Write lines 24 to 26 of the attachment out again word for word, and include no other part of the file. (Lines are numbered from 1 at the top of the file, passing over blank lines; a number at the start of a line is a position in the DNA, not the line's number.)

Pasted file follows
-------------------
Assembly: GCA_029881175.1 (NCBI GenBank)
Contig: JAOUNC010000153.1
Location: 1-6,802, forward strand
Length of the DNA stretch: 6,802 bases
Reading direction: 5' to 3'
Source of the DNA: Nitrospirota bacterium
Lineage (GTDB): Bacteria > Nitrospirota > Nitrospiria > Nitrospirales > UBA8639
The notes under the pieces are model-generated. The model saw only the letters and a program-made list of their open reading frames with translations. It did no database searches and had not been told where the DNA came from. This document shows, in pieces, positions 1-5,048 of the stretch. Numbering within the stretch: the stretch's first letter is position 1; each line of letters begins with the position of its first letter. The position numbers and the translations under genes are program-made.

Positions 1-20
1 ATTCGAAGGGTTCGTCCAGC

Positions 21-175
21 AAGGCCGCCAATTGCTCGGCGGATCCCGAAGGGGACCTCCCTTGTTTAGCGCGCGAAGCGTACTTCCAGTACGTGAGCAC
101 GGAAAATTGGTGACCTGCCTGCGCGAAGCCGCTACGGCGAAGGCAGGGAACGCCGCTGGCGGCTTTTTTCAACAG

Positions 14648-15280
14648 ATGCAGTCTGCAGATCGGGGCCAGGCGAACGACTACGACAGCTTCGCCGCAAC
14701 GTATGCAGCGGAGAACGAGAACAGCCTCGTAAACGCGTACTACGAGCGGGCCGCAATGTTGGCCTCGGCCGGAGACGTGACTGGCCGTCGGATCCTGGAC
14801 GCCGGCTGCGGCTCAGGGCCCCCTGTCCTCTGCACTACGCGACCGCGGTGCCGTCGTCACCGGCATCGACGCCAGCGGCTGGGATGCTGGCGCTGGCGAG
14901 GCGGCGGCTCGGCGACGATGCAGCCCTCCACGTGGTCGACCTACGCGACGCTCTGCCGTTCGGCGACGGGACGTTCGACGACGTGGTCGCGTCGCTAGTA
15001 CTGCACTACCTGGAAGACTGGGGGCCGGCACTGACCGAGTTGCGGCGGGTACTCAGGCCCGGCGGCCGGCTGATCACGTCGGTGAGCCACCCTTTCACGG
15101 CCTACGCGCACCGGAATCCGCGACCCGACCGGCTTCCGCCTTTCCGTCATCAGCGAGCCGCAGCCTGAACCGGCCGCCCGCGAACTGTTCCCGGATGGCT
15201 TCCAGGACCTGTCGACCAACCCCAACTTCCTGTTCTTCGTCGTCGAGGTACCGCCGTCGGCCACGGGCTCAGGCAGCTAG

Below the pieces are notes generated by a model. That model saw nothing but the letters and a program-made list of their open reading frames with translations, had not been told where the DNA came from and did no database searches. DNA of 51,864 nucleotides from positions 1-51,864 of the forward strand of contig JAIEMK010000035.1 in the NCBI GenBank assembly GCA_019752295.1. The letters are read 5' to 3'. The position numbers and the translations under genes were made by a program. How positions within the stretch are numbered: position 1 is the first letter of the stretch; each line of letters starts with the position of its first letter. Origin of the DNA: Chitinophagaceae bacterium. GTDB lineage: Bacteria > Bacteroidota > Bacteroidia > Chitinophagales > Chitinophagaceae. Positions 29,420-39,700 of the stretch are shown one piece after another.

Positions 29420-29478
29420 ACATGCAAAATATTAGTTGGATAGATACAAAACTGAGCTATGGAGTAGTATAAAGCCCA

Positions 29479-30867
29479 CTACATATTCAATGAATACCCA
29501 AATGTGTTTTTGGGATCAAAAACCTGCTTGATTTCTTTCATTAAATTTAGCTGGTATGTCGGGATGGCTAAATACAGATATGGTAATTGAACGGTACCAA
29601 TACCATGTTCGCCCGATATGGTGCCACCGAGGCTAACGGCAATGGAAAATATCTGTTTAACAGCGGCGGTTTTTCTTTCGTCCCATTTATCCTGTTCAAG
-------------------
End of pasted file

29420 ACATGCAAAATATTAGTTGGATAGATACAAAACTGAGCTATGGAGTAGTATAAAGCCCA

Positions 29479-30867
29479 CTACATATTCAATGAATACCCA